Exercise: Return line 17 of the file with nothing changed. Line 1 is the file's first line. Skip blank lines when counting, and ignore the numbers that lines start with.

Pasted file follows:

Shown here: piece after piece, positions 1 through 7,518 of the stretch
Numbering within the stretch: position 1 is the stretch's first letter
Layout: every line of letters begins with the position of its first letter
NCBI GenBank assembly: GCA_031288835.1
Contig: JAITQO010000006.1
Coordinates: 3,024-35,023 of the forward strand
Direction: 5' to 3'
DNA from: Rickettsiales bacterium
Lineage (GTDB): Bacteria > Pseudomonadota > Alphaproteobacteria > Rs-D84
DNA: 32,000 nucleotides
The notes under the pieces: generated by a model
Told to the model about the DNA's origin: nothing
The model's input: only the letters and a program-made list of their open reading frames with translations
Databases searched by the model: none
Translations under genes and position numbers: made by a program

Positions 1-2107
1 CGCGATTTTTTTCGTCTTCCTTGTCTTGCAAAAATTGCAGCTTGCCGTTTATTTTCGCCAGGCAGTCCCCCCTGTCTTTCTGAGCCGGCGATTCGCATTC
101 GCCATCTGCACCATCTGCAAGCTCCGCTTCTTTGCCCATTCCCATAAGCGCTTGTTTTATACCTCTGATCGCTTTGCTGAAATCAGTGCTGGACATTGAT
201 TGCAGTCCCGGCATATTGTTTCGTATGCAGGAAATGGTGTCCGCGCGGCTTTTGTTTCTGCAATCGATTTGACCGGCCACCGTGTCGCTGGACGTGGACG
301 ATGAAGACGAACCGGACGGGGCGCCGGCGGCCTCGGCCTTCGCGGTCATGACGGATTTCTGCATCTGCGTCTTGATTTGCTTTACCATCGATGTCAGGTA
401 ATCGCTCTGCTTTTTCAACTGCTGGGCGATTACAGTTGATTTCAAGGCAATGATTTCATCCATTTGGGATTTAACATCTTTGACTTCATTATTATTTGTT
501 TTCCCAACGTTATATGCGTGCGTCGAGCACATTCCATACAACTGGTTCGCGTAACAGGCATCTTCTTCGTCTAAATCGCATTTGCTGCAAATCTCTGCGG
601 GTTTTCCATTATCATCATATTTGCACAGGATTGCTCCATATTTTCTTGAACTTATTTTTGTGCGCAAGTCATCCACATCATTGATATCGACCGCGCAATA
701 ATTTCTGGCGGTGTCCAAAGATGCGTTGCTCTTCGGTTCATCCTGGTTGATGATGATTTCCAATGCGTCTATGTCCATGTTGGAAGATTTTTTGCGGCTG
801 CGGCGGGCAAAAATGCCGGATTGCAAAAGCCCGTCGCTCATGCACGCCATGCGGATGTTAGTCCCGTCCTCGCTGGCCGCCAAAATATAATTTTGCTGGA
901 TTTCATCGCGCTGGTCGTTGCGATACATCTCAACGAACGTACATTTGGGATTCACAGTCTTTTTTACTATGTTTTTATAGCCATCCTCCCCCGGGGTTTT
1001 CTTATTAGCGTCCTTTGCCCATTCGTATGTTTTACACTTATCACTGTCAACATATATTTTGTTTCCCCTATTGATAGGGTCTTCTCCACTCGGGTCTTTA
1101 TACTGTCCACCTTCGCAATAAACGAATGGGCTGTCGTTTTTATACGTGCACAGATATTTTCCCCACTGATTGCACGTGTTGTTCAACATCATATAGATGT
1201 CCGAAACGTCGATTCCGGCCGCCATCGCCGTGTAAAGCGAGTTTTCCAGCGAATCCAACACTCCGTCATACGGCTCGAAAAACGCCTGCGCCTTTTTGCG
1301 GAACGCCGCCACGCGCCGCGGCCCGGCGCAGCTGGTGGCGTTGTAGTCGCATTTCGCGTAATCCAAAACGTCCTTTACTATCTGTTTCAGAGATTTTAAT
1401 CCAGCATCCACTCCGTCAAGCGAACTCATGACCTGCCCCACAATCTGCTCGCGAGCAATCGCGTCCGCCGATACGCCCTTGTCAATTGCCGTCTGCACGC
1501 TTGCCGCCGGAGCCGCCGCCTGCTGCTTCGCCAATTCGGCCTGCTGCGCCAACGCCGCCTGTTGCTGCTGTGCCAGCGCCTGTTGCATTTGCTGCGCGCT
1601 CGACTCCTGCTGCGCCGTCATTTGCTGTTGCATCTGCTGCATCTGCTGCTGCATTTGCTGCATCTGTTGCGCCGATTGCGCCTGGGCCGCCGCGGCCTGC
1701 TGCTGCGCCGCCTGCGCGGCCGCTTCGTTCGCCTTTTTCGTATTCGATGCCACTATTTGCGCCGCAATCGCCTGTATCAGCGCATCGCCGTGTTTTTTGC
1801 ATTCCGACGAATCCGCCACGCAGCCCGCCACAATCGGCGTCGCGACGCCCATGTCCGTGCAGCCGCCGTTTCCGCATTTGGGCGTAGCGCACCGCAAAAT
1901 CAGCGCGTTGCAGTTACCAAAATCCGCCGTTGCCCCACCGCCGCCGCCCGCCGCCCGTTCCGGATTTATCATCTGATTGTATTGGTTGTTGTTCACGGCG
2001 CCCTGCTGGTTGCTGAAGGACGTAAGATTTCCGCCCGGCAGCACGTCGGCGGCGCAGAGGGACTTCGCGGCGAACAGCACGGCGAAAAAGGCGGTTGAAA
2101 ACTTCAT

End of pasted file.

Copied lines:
1 CGCGATTTTTTTCGTCTTCCTTGTCTTGCAAAAATTGCAGCTTGCCGTTTATTTTCGCCAGGCAGTCCCCCCTGTCTTTCTGAGCCGGCGATTCGCATTC